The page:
USGIF Immerses K-8 Students in Geospatial Intelligence
Geospatial intelligence, satellite imagery and geocaching a part of the full-day agenda
As part of the United States Geospatial Intelligence Foundation’s (USGIF) GEOINT 2017 Symposium, K-8 students from the San Antonio area had the opportunity to participate in various activities to learn about geospatial intelligence (GEOINT). The annual symposium was held June 4-7 at the Henry B. Gonzalez Convention Center in San Antonio.
“GEOINT education for K-12 students is very important to the Foundation,” says Aimee McGranahan, USGIF chief operating officer. “We were very excited for these groups of San Antonio students to hear from senior leaders in the Intelligence Community and make them aware of GEOINT and the many career possibilities the field offers.”
The K-8 program allowed students to experience GEOINT firsthand and learn basic intelligence and analysis skills. More than 25 girls from the Girl Scouts of Southwest Texas participated June 5 to earn their STEM merit badges. On June 6, 15 girls from the Eureka! STEM program of Girls Inc. San Antonio also attended.
The full-day K-8 program agenda included interactive activities on the National Geographic Giant Traveling Map of North America, a live drone demonstration, technology demos, and presentations from female government and industry leaders.
- Dawn Eilenberger, Deputy Director of National Intelligence
- Karyn Hayes-Ryan, Component Acquisition Executive, National Geospatial-Intelligence Agency (NGA)
- Dr. Suzette Kimball, Director, Civil Applications Committee
- Letitia A. Long, Former Director, NGA
- Carmen Medina, Founder, MedinAnalytics; Co-founder, RebelsatWork.com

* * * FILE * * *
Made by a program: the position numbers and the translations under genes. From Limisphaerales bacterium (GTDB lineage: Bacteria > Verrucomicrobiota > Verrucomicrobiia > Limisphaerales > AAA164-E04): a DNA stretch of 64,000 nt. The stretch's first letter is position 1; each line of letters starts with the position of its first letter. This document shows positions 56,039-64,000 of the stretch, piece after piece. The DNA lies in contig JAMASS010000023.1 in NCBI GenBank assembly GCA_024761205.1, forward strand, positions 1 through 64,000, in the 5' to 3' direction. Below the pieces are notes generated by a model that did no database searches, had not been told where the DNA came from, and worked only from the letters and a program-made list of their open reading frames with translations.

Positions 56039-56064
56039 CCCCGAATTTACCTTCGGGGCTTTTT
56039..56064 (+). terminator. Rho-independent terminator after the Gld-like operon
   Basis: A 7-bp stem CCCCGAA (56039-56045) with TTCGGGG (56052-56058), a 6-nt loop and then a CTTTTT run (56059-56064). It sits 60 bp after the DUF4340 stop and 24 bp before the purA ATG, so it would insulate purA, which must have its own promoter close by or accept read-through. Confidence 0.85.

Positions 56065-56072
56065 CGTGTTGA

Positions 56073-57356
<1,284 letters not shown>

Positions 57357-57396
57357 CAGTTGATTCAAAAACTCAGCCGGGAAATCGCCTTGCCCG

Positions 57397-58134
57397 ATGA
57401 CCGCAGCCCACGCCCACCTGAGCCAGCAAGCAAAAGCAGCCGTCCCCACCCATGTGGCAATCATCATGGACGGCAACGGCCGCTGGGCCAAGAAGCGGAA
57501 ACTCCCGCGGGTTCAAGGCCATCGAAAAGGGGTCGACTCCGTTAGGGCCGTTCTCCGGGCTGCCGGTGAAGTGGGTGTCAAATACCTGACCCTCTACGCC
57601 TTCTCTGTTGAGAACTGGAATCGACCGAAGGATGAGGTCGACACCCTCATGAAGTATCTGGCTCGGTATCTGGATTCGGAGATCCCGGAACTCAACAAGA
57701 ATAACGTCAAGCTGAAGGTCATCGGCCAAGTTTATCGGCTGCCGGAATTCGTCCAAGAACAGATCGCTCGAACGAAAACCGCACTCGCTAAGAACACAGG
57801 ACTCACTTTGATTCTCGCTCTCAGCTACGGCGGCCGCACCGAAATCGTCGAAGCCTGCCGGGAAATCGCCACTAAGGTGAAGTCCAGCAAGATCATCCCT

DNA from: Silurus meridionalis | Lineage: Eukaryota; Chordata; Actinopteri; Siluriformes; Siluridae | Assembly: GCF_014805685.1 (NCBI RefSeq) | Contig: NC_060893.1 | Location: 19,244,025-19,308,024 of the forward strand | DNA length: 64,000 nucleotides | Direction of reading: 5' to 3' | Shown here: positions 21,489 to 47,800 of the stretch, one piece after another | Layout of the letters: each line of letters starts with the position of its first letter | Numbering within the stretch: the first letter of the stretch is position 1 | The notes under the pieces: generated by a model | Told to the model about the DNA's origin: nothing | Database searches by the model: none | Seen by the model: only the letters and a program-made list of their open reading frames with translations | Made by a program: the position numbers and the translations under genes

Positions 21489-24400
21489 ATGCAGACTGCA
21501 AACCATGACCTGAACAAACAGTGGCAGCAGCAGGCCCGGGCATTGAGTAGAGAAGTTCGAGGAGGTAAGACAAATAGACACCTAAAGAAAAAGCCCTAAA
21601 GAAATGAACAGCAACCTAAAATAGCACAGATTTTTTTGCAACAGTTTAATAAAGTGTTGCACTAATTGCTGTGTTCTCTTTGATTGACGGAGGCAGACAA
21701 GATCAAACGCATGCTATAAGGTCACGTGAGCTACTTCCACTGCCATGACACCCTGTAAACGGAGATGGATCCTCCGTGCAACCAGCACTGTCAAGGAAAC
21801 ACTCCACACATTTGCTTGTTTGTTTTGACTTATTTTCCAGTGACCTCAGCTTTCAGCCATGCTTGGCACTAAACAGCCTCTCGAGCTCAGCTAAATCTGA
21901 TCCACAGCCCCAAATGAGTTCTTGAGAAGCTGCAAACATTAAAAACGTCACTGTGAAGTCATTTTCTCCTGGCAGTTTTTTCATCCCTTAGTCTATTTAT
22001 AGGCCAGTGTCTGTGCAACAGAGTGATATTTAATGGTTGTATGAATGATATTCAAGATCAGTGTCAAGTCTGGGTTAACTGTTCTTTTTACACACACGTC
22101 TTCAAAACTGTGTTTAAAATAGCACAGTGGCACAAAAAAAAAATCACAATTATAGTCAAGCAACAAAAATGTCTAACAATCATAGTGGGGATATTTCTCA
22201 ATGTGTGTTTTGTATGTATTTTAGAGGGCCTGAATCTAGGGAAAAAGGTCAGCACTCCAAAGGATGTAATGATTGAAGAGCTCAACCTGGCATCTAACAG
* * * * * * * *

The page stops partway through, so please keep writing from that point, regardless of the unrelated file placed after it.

- Patty Mims, Deputy Director, Federal Government, Esri
- Christy Monaco, Director, Corporate Assessment Program Evaluation, NGA
The GEOINT 2017 K-8 outreach was funded and sponsored by AECOM, AGI, BAE Systems, DigitalGlobe and Raytheon.
In addition to participation in the K-8 program, students from Girls Inc. attended an exclusive GlobalXplorer Workshop sponsored by DigitalGlobe, GlobalXplorer and USGIF. GlobalXplorer is a citizen science and archeology platform that enlists volunteers around the world to discover sites unknown to modern archaeologists. The result of Sarah Parcak’s 2016 TED Prize, GlobalXplorer is a customized crowdsourcing platform produced by DigitalGlobe. Girls Inc. learned how space technology and on-the-ground efforts come together through GlobalXplorer while using the platform.
“GlobalXplorer gives kids an interactive way to learn about how satellite imagery can be used to see a better world,” says Nancy Coleman, DigitalGlobe’s vice president of corporate communications. “We’re advocating for children, especially girls, to be exposed to real-life STEM applications early in their education, in hopes of inspiring them to follow a career path that will lead to the next great scientific discovery.”
Approximately a dozen middle school Boy Scouts from the Boy Scouts of America Alamo Area Council participated in a geocaching activity with members of USGIF’s Young Professionals Group (YPG) June 7. YPG members accompanied the scouts on a geocaching activity throughout downtown San Antonio, where they navigated various historic landmarks. After completing the activity, each scout earned a geocaching merit badge.
USGIF is a nonprofit educational foundation dedicated to promoting the geospatial intelligence tradecraft and developing a stronger GEOINT Community with government, industry, academia, professional organizations, and individuals who develop and apply geospatial intelligence to address national security challenges.